The Garbha Deep has another symbolic interpretation. The vessel itself is a symbol of the body, within whom Divinity (in the form of the Goddess) resides. Garba is danced around this symbol to honor the fact that all humans have the Divine energy of Devi within them. Garba is now being appreciated worldwide.

Both men and women usually wear colorful costumes while performing garba and dandiya. The girls and the women wear Chaniya choli, a three-piece dress with a choli, which is an embroidered and colorful blouse, teamed with chaniya, which is the flared, skirt-like bottom, and dupatta, which is usually worn in the traditional Gujarati manner. Chaniya Cholis are decorated with beads, shells, mirrors, stars, and embroidery work, mati, etc. Traditionally, women adorn themselves with jhumkas (large earrings), necklaces, bindi, bajubandh, chudas and kangans, kamarbandh, payal, and mojiris. Boys and men wear kafni pyjamas with a Ghagra – a short round kurta – above the knees and pagadi on the head with bandhini dupatta, kada, and mojiris. There is a huge interest in Garba among the youth of India and in particular, the Gujarati diaspora.

Garba and Dandiya Raas are also popular in the United States where more than 20 universities have Raas/Garba competitions on a huge scale every year with professional choreography. Garba is also very popular in the United Kingdom where there are a number of Gujarati communities who hold their own garba nights and widely popular among the Gujarati community even in Canada, where the largest navratri festival in North America is held annually in Toronto. They say “Ae Hallo” for fun, which means “Come on! Lets start!”

Punjabi wedding

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Punjabi wedding traditions and ceremonies are traditionally conducted in Punjabi and are a strong reflection of Punjabi culture.

The actual religious marriage ceremony differs – among Sikhs, the weddings are conducted in Punjabi; among Hindus, the ceremony is conducted in Sanskrit; and among Muslims, in Arabic. There are commonalities in ritual, song, dance, food, and dress. The Punjabi wedding has many rituals and ceremonies that have evolved since traditional times, including many famous Punjabi dances.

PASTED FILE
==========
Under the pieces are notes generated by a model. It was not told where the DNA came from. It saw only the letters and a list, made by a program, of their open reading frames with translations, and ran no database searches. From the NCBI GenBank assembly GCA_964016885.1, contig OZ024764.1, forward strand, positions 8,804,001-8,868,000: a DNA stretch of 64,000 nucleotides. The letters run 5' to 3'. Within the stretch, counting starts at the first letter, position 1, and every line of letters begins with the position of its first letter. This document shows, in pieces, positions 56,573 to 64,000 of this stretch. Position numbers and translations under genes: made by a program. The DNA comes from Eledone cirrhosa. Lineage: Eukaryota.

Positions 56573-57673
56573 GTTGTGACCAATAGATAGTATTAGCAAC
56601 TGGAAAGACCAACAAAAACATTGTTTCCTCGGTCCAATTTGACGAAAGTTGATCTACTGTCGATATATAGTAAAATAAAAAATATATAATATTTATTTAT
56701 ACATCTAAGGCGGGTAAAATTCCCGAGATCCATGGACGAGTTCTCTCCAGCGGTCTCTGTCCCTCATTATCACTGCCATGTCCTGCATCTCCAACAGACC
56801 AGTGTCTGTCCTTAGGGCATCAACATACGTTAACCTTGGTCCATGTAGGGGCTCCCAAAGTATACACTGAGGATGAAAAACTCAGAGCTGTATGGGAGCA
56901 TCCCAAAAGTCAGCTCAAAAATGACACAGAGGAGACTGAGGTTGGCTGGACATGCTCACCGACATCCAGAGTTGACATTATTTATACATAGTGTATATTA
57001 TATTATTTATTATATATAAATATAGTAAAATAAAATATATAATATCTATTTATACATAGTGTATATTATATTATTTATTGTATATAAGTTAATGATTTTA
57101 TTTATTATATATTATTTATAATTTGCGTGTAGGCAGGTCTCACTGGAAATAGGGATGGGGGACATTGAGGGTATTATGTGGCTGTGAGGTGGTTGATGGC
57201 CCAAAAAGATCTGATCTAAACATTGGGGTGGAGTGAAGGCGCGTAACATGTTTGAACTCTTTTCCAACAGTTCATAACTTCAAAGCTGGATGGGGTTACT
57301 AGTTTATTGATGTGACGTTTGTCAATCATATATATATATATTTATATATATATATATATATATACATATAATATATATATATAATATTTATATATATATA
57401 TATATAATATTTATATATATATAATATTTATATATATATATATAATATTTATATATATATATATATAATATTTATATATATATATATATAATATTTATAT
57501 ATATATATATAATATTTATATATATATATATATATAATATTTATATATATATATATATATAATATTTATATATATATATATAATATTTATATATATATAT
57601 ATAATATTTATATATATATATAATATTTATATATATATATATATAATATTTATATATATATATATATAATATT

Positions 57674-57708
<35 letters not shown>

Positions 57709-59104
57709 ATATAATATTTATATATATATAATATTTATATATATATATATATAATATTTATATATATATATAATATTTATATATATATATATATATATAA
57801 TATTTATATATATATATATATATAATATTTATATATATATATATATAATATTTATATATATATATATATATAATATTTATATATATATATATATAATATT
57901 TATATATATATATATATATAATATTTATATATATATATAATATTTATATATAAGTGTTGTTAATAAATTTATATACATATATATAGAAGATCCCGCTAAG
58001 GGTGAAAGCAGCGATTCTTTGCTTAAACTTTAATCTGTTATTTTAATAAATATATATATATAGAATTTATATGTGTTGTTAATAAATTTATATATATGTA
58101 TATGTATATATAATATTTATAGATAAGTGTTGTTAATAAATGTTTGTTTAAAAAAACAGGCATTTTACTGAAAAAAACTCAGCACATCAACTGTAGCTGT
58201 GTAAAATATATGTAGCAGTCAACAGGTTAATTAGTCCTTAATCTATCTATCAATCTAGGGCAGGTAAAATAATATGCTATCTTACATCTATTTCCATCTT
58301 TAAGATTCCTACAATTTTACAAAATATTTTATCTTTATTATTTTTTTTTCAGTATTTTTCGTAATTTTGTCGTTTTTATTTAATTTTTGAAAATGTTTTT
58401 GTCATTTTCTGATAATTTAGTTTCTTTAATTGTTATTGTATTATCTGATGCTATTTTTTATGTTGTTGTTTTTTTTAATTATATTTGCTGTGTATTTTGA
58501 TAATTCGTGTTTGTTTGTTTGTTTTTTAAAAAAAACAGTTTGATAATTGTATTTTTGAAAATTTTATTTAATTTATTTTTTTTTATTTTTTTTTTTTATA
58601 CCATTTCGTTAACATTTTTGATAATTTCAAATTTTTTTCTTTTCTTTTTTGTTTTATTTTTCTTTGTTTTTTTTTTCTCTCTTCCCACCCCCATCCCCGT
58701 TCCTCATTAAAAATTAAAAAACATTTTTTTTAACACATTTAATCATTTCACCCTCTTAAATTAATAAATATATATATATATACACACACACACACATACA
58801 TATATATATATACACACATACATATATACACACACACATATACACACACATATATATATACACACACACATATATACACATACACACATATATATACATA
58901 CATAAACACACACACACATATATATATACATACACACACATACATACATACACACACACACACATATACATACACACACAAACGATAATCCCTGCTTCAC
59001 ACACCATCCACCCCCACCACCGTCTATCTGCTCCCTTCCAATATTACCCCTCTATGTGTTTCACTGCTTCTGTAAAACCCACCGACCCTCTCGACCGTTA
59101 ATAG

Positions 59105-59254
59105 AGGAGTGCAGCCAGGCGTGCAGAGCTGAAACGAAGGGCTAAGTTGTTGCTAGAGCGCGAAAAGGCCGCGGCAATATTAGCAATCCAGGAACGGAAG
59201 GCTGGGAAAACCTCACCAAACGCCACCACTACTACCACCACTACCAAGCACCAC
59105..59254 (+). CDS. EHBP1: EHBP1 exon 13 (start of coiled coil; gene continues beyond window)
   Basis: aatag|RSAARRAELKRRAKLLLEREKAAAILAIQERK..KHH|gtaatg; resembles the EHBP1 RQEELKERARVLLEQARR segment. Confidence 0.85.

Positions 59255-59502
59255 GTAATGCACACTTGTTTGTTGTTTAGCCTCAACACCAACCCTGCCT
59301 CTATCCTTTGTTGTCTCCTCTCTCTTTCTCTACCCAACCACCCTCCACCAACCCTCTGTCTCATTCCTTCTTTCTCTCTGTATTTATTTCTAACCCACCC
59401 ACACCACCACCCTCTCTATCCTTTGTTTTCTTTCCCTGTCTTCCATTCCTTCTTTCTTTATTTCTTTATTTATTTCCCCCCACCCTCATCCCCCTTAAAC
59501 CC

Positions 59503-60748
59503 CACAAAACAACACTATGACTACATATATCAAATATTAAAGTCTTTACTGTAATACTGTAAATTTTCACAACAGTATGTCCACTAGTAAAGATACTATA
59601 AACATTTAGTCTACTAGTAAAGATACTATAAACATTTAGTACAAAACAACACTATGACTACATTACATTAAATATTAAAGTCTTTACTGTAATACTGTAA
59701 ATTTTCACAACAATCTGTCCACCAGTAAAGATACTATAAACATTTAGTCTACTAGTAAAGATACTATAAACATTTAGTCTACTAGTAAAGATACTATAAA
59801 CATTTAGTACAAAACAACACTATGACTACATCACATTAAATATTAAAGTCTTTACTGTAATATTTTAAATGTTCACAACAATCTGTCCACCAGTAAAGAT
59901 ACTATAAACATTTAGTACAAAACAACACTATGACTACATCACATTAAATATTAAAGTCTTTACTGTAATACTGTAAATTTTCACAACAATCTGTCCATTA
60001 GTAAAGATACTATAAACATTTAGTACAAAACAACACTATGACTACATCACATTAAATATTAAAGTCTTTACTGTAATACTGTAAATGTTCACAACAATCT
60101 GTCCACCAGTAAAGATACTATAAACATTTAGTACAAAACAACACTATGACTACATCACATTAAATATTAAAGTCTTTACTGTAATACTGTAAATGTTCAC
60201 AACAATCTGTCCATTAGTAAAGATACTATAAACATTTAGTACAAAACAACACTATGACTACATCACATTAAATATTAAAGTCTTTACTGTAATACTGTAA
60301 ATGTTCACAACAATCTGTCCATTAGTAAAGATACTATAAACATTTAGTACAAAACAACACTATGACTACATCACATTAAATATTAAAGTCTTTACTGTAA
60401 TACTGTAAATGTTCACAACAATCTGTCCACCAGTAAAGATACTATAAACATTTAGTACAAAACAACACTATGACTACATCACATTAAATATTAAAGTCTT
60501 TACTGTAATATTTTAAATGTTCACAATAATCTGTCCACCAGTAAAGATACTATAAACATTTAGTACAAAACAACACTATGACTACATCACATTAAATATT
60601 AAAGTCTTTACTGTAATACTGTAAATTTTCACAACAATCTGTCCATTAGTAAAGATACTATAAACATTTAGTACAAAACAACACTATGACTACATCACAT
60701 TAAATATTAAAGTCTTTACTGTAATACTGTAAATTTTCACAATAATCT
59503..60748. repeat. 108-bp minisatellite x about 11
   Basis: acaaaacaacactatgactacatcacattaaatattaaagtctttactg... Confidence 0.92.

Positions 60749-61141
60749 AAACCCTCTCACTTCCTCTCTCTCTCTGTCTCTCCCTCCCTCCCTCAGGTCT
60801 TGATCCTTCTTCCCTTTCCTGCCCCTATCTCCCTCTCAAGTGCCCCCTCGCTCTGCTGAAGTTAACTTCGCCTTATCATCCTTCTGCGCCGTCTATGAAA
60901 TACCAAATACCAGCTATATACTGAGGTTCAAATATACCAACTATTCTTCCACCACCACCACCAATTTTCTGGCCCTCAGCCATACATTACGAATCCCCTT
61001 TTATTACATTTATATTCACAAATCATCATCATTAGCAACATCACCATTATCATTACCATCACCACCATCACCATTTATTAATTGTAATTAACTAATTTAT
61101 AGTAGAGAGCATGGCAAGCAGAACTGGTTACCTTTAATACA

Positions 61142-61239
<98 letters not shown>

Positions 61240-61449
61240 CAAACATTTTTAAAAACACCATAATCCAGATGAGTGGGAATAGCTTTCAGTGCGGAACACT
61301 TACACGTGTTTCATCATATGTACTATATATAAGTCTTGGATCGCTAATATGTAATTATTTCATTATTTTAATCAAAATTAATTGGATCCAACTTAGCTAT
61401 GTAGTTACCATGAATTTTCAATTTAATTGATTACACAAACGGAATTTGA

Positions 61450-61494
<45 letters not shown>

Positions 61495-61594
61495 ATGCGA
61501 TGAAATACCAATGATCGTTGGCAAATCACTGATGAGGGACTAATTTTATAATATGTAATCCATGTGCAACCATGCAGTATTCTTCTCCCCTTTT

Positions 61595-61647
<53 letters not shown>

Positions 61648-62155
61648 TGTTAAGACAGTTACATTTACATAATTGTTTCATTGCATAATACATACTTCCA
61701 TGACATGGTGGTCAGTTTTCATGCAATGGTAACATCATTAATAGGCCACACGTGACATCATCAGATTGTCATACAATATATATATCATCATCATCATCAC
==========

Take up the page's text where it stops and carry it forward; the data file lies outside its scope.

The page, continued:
Important wedding songs

Songs of the bridegroom’s side

  • Mangane di geet: sung at the time of engagement
  • Maneve de gaon: songs sung to welcome the bridegroom
  • Gharouli de geet: sung while filling the pitcher(gharouli) for Bride/Bridegroom’s bath before the wedding
  • Chounki charanvele de geet: songs sung when the bridegroom sits on the chounki wooden bathing seat
  • Sohhle: songs of happiness and joy
  • Ghoriyaan: sung at the time of riding to the bride’s house
  • Sehra: sung at the time of tying the bridegrooms flower-veil
  • Kangana: sung when the bride and bridegroom enter the house together for the first time.

 

Songs of the bride’s side

  • Suhag: which is sung by the bride in praise of her parents and the happy days of her childhood and in anticipation of happy days ahead.
  • Jaggo: procession song to call the neighbours to the wedding.
  • Churra charan vele da geet: sung when the chura, ceremonial bangles are worn by the bride.
  • Janj: sung when the janj, marriage procession, is to be greeted.
  • Milni: sung at the ritual introduction of the two sides.
  • Ghenne de geet: sung when the bride is adorned with jewels.
  • Siftan: song in praise of the bridegroom
  • Chhandh: evolved from poetry, songs of joy.

Sitthniyan (crude, teasing songs)

  • Song sung when the bridegroom’s procession is being welcomed.
  • Song sung when the wari, or gifts from the bridegroom’s side, are being exhibited.
  • Song sung when the groom’s party sits down to the meal.
  • Song sung when the daaj, dowry or the bridal gifts, are being displayed.

Others

  • Lavan Phere :sung at the time of the actual wedding ritual.
  • Maiya :sung when the girl is preparing for the wedding and is bathed by the women at home. It goes for both men and women.
  • Vedi de geet : sung while erecting the marriage pandal.
  • Khatt: sung at the time the maternal grandparents present gifts to the bride on an overturned tokra, or basket.
  • Pani vaarna: welcoming the bride to her new home.
  • Bidaigi: sung when the bride is being sent off in the doli.
  • Ghughrian: sung when the doli arrives at the groom s house.
  • Shahana: sung by mirasis in praise of the bridegroom.
  • Til Methre: sung while welcoming the bride and orienting her to the family.
  • Pattal: song sung before meal.

Hindu Wedding Events

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Hindu wedding is called vivaha (Hindi: विवाह) (Kannada: ಮದುವೆ (Maduve)), and the wedding ceremony is called vivaah sanskar. The wedding ceremony is traditionally conducted entirely, or at least partially in Sanskrit, considered by Hindus as the language of holy ceremonies. The local language of the people involved is also used. The Hindus attach a lot of importance to marriages, the ceremonies are very colourful, and celebrations may extend for several days. The bride’s and groom’s home – entrance, doors, wall, floor, roof – are sometimes decorated with colors, balloons and other decorations.